BEIJING, June 23 (Xinhua) — Against the headwinds towards China’s economy, new ways of consumption empowered by development of Internet Plus is likely to become the country’s new growth engine.
China’s economic growth slowed to a six-year low at 7 percent in the first quarter of 2015 while it has been seeking ways to shift its growth away from a dependence on investment and export to domestic consumption.
The latest data showed that China’s retail sales growth accelerated in May, indicating that its pro-consumption policies launched recently have begun to take effect.
The National Bureau of Statistics reported that retail sales in May grew 10.1 percent year on year to 2.42 trillion yuan, a tad up from the 10 percent growth recorded in April.
More importantly, online shopping took a larger share in total consumption. In the first five months, online sales rose 39.3 percent year on year to reach 1.34 trillion yuan.
Internet Plus is an idea that combines mobile Internet, cloud computing, big data, Internet of Things, modern manufacturing industries, e-commerce, industrial Internet and Internet finance.
Besides buying consumer goods and ordering food, Internet Plus has also penetrated in all aspects of life, such as transportation, traveling, medical care, entertainment and education, and the new consuming experience has stimulated the potential of consumer spending.
In a bid to further spur demand from middle and low-income earners, the State Council, China’s cabinet, said on June 10 that private capital, foreign and domestic banks and Internet companies will be allowed to set up “consumer credit” firms, which can offer small loans to the public.
Compared to traditional loans offered by banks, loans designed specifically to fund retail purchases are generally small and without the need of guarantees. Such loans are especially handy for people who are either denied of credit cards by banks or whose cards have low credit lines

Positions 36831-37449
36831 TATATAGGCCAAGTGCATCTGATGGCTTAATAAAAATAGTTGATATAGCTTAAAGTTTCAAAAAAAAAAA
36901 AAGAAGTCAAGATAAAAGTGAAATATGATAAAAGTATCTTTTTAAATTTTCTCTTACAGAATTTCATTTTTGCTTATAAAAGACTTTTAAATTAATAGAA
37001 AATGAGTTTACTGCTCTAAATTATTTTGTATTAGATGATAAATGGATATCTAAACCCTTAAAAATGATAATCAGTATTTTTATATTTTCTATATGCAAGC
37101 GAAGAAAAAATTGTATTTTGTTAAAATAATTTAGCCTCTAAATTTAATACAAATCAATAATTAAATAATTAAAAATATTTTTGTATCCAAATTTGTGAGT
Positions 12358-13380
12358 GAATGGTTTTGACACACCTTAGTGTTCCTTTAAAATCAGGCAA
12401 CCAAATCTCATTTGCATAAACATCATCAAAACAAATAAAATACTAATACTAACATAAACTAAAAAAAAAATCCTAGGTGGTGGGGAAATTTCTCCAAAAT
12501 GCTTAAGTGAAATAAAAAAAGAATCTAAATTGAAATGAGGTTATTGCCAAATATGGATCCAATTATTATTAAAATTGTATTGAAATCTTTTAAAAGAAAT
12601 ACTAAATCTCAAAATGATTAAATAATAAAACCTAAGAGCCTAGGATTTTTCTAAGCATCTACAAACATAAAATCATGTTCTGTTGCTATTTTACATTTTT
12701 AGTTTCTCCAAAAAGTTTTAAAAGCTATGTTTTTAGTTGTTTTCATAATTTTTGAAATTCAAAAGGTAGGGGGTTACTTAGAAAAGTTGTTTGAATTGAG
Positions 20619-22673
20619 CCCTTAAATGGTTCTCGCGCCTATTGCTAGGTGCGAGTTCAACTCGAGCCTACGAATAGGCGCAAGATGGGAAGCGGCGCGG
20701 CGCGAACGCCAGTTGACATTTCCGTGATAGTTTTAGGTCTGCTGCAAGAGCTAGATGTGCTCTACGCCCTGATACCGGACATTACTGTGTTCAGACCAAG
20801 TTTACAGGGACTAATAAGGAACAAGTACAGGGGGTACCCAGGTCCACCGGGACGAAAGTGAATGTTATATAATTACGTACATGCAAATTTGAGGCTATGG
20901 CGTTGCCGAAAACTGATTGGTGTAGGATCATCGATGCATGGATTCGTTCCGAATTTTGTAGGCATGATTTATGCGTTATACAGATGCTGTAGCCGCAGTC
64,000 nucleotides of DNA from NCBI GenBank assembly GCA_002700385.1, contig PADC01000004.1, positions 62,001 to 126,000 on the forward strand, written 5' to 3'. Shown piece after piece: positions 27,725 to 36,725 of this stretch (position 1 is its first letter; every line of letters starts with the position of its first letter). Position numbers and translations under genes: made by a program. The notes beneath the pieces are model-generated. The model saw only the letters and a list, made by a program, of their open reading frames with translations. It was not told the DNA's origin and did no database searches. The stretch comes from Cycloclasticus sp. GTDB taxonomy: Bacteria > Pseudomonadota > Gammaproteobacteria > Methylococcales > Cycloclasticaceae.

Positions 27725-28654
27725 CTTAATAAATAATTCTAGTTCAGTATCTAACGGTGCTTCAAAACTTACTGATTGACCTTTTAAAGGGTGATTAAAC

The move is widely expected to effectively expand domestic consumption and help China’s economy shift to a consumption-driven economy as “borrow to consume” are now more acceptable to Chinese consumers and China’s credit information system is further completed.
China’s e-commerce giants such as Alibaba, JD.com and Suning have already launched similar services, which give consumers access to loans to buy goods on their online shopping sites and the money could be repaid in installments.
Moreover, China has slashed import duties on consumer goods by an average of 50 percent, starting from June 1, which is another move to encourage domestic spending. The duty on cosmetics was reduced to 2 percent from 5 percent.
China’s State Council has also released a guideline on June 20 saying the customs administrator will streamline customs procedures for e-commerce exports and imports to make the processes simpler and quicker, while the quality supervision authorities will allow collective declaration, examination and release of goods.
The government will keep export taxes low while formulating import tax policies. It will also encourage domestic banks and institutions to launch cross-border electronic payment businesses and advance pilot overseas payments in foreign currencies.
However, experts note that some of the policies and regulations in China have fallen behind the development of the new consumption mode and they suggest the government should continue to improve consuming environment, upgrade consuming infrastructure, strengthen regulation and further open domestic market. Enditem